Aída Ponce Del Castillo is a senior researcher with the European Trade Union Institute. Her research centers on ethical and social issues arising from emerging technologies, including AI and nanotechnology. She works on EU policies for the health and safety of workers, with a focus on data-driven technologies.
This is an extended cut of the interview from When an Algorithm is Your Boss that has been edited for ease of reading.
Where does your interest in regulating technology stem from?
I found myself looking at the regulatory and policy implications of emerging technology early on, after having worked as a corporate lawyer. In the ’90s, there were new experiments in genetic engineering and the discovery of the whole DNA that allowed scientists to explore what makes us human from a genetic perspective. There were lots of questions about how law needs to respond. For family law, criminal law, and about the boundaries for manipulating the human being at its core. So that hooked me into the regulatory issues of emerging technology and human beings.
How did AI emerge as a focus area for you?
My journey has been with different emerging technologies that have the characteristic of being small and invisible or that deal with intrinsic characteristics of the human being, such as stem cell research or human cloning. That has similarities to, for example, nanotechnology, which are very tiny materials with incredible properties that can be manufactured at the atomic level. And again, it creates new scientific and regulatory paradigms and questions, because we don’t yet know the risks. The same applies for data-driven technologies and artificial intelligence, because they have a characteristic of invisibility and immateriality. And again the question arises, what are the impacts and the risks? What do we need to regulate? Do we need new rights? Where do we put the limits of the deployment or design of artificial intelligence? Should robots vote? Questions like that are super interesting.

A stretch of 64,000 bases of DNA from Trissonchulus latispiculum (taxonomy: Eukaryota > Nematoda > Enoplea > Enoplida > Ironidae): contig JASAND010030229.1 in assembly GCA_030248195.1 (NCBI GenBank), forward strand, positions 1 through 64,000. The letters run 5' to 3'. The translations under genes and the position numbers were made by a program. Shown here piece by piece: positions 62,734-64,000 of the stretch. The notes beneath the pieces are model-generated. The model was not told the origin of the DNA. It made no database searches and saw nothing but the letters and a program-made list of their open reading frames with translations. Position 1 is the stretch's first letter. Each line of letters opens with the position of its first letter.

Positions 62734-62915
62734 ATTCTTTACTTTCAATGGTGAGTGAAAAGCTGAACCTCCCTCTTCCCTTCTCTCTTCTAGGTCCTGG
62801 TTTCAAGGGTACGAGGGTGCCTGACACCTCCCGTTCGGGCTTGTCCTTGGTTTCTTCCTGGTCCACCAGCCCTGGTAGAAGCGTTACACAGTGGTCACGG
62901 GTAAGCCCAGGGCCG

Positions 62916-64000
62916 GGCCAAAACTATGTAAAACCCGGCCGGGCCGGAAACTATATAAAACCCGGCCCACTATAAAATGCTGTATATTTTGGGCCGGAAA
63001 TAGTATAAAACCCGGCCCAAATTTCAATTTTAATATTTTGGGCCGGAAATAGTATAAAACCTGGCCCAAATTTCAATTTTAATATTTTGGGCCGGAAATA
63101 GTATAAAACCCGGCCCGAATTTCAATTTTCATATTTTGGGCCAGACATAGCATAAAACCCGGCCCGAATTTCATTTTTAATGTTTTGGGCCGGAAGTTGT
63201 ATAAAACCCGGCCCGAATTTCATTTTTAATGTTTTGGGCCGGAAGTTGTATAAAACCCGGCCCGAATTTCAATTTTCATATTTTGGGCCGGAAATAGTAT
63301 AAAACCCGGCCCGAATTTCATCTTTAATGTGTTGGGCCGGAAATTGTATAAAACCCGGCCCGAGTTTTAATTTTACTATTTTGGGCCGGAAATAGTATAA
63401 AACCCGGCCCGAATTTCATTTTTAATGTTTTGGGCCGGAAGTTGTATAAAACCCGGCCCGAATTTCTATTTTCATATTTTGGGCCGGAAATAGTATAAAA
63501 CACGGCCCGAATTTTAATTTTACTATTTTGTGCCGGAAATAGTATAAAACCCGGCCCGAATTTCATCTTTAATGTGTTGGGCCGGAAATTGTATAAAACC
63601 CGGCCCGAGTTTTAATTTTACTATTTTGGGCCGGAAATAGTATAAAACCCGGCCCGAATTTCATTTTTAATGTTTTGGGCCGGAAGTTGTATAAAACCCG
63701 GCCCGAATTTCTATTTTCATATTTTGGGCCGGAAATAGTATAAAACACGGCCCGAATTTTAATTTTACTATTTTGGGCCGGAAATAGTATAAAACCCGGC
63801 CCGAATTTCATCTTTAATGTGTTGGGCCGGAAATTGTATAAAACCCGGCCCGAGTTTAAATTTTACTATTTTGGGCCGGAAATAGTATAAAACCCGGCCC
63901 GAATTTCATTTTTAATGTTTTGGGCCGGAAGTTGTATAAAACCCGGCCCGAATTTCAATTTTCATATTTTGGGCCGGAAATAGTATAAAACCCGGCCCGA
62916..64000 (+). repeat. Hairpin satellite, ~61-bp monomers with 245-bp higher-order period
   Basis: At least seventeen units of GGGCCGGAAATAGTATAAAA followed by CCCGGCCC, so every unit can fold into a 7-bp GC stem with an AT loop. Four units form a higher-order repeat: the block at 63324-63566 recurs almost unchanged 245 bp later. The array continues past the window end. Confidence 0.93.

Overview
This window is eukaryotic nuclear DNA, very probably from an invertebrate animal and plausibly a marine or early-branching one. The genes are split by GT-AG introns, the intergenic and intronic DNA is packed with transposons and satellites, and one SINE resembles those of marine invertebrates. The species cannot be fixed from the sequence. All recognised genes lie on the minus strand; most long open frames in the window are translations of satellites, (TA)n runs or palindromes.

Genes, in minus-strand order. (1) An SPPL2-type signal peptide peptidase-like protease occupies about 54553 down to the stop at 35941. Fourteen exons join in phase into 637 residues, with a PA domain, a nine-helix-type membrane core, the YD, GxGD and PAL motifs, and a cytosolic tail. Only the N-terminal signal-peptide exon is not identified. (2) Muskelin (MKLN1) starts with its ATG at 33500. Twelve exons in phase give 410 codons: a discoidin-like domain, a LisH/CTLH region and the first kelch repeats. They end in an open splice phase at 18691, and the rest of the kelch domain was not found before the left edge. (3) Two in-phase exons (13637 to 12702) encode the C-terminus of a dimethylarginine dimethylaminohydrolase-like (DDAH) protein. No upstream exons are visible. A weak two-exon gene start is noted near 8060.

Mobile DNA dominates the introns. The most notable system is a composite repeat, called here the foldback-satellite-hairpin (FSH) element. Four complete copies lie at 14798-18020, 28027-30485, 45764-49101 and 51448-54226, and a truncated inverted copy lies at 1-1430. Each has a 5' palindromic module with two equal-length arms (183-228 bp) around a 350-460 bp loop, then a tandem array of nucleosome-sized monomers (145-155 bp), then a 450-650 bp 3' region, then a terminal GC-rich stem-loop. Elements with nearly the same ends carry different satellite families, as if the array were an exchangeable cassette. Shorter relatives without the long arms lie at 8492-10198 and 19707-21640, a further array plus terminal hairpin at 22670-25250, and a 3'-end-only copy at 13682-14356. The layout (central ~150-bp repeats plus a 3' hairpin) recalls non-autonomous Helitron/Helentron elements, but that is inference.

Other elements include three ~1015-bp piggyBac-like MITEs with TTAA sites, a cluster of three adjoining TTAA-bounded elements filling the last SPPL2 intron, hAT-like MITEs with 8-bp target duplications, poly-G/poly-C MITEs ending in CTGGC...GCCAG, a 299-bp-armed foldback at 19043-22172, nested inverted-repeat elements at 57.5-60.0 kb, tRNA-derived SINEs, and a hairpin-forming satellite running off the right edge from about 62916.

What are the risks of AI and machine learning when it comes to worker rights?
We have treated workers as slaves, as robots in a way, since the history of human labor. Digital labor is not new in that way, it’s just another face of exploitation. The problem is that it’s now much faster, and it’s pervasive all across the world. This new revolution, so to speak, is also different in that it has this characteristic of invisibility and immateriality. With the industrial revolution, we could see a train, we could see a factory, we could see a machine. We could see an accident with blood and injuries. Today, we don’t have that.
We don’t have that visibility of the risks and injuries, and of the potential harms. We don’t know what we are dealing with, because we cannot see it, we cannot deconstruct it, scrutinize it, analyze it. If you have a cigarette for example, and you want to understand its risks, you can take the tobacco and analyze it, and you have a specific report. When you would like to analyze an algorithm, first you need to know whether there is an algorithm or not. Second, good luck in trying to get it from its owner, developer or deployer, because we don’t know whether that would be possible.
You have been critical of the AI regulation proposed by the European Commission. Why?